In October 2014, when we posted about the east end of the 12th century building, we indicated the intention for a series of posts giving further information about the stages of development of the present building. This is the first of this series with the rest appearing intermittently during the course of 2015.
When the archaeological dig began in 2006 it was not known what, if anything, would remain of previous buildings on the site, since each could have been demolished before erecting the next building. The reality was that a great deal was preserved. Thus, the lower levels of the whole of the chancel of the 12th century building were uncovered. Whilst both the north and south walls (the side walls of the chancel) were intact, the photographs in this blog are of the north wall. The stonework from the north wall was well preserved and can be seen in the first photograph. The wall is about 4 feet thick from inside to outside. However, some of the wall had been removed when the church building was being expanded in the late 1400s. This later building was to have massive pillars to carry much of the weight of the roof. These pillars required to have very stable foundations to avoid any danger of movement, so the builders made use of the existing walls. They did this by removing some stones to create circular ‘gaps’ into which large stones were placed to form the pillar bases. This ensured that there would be no east-west movement. The first photograph shows the north wall, viewed from inside the chancel, with a 15th century pillar base built into the 12th century wall. The pillar base is distinguishable by its curved shape (in the centre under the measuring pole). To its right is some ‘flat’ wall from the 12th century and then another pillar base at the right hand end of the wall.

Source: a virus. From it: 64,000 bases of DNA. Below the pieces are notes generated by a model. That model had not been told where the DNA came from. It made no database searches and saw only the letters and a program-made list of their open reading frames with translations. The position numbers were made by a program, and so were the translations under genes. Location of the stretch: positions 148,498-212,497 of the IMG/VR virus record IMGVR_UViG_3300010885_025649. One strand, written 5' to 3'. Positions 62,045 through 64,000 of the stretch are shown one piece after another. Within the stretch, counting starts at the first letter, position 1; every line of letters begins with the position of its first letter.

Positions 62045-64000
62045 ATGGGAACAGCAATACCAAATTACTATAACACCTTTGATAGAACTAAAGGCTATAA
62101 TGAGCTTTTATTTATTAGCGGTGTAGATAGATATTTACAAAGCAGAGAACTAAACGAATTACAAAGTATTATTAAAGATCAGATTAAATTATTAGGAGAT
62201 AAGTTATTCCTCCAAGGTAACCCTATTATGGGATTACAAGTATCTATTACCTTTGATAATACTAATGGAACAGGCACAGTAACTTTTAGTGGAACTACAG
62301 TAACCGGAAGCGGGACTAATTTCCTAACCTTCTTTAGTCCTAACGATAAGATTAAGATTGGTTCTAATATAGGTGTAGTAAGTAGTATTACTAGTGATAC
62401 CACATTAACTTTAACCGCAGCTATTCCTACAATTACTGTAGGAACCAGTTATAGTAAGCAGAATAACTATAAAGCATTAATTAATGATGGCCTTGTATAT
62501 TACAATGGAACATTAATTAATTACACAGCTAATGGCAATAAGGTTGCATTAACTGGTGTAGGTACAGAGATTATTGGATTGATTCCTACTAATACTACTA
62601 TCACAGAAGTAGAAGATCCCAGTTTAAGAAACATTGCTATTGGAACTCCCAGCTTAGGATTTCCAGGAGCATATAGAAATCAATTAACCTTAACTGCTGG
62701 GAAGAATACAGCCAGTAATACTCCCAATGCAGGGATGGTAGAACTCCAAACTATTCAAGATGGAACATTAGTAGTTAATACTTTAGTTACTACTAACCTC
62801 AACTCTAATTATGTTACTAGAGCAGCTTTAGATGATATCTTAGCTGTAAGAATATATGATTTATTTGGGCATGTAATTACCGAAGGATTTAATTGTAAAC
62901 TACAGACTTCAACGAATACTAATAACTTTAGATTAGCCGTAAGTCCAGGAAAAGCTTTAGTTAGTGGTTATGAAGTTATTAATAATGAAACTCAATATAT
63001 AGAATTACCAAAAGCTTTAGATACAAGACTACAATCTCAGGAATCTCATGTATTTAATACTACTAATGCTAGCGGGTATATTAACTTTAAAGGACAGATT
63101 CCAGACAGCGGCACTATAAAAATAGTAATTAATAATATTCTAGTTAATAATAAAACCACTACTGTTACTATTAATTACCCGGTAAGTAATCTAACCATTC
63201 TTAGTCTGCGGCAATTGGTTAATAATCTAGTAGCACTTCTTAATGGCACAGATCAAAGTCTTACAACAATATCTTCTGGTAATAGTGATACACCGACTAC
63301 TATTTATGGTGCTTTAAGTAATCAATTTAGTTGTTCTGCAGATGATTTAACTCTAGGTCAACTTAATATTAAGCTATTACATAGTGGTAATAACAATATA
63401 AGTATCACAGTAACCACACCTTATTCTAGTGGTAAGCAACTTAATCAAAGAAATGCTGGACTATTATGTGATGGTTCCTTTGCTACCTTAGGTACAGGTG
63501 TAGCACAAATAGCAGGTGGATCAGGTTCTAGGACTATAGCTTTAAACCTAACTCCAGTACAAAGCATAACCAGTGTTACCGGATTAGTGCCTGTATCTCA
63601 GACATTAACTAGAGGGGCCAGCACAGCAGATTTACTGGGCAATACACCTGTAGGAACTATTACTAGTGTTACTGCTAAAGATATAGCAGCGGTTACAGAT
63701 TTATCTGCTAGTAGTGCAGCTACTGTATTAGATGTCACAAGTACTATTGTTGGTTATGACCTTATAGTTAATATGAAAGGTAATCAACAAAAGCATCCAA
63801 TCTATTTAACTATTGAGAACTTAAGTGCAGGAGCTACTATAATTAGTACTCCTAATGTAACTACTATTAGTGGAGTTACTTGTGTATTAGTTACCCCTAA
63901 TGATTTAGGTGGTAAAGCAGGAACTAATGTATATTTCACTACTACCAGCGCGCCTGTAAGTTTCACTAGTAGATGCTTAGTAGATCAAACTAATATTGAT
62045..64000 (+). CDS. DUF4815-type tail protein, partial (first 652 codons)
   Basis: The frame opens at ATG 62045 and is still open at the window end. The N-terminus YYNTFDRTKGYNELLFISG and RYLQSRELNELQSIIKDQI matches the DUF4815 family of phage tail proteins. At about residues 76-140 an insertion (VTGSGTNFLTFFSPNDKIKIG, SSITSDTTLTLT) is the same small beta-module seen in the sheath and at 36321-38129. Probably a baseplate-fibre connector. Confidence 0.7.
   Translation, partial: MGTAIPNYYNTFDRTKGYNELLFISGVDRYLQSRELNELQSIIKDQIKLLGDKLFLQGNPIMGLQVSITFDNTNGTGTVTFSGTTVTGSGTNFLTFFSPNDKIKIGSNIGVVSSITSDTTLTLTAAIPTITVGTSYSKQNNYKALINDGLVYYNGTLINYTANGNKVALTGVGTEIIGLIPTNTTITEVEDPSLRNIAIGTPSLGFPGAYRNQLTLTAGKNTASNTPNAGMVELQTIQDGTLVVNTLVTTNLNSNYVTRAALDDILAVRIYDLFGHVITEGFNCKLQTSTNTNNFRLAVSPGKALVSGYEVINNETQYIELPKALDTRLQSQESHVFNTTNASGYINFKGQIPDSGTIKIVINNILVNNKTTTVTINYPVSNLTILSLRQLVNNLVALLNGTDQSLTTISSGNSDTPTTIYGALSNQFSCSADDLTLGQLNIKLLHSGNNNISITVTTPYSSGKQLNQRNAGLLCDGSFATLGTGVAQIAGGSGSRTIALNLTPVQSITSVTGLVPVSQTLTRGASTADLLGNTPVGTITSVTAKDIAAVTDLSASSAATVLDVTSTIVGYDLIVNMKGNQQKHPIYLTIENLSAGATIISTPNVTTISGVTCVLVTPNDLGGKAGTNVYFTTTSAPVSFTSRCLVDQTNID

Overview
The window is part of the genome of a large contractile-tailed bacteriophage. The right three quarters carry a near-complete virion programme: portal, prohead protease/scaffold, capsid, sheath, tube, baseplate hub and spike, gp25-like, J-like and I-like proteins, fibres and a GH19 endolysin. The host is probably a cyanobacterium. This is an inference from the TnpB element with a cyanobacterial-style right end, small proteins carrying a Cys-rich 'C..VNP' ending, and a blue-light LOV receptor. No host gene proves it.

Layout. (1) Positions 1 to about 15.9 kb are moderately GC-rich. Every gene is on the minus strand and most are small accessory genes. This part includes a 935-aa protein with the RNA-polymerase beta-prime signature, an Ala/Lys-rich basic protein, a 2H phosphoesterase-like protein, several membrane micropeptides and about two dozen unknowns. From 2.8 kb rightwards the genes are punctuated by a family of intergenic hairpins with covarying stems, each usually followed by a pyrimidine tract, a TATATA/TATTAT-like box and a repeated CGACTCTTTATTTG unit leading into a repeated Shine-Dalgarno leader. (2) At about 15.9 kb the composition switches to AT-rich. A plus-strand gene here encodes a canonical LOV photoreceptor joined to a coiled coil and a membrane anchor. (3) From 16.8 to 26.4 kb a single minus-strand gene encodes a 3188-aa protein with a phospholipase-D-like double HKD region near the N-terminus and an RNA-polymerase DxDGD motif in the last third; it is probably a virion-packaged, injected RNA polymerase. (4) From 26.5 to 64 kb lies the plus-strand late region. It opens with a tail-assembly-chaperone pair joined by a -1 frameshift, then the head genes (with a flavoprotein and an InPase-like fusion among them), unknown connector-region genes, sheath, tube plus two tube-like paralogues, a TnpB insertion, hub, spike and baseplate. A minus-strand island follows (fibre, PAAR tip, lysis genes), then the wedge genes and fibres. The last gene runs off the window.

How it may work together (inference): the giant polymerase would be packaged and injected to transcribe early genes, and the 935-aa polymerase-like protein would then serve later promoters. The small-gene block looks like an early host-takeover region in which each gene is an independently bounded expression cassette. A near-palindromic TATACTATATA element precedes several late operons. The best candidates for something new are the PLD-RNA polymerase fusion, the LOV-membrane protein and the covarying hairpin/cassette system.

As part of the excavation it was necessary to remove both the original walls and the pillar bases. The size of some of the stones used to form the pillar bases was impressive. The second photograph shows Stewart Buchanan, deputy leader of the dig, carrying a smaller stone. The third photograph shows Stewart with one of the larger stones and deciding it is a bit too big for him to carry! Indeed to remove these it was necessary to erect a block and tackle to lift them into a mechanical tipper to get them out of the building, as shown in the final photograph. That the builders of more than 500 years ago could handle these stones and accurately place them into position deserves every credit.
To the east end the walls had been rebuilt to bond with the new east end as described in the 20 October blog. At the west end, the wall emerges from the walls of Drum’s Aisle which was the transept of that 12th century building. Drum’s Aisle is still used today and is part of the Kirk of St Nicholas Uniting and also houses St John’s Chapel, often known as the ‘Oil Chapel’. It is obvious, but it is worth noting that, until the late 1400s, the church building was far smaller than the present day building. Outside the walls (the opposite side to the photograph) was the graveyard which was taken inside the building when it was expanded in the late 15th century. Once the Mither Kirk Project redevelopment is complete it will be possible to see the western ends of both the north and south walls as they have been kept and will become a feature at either side of the early apse (see blog on 4 May 2014).
The photographs, which are copyright Aberdeen Art Gallery & Museums Collections, are used with permission.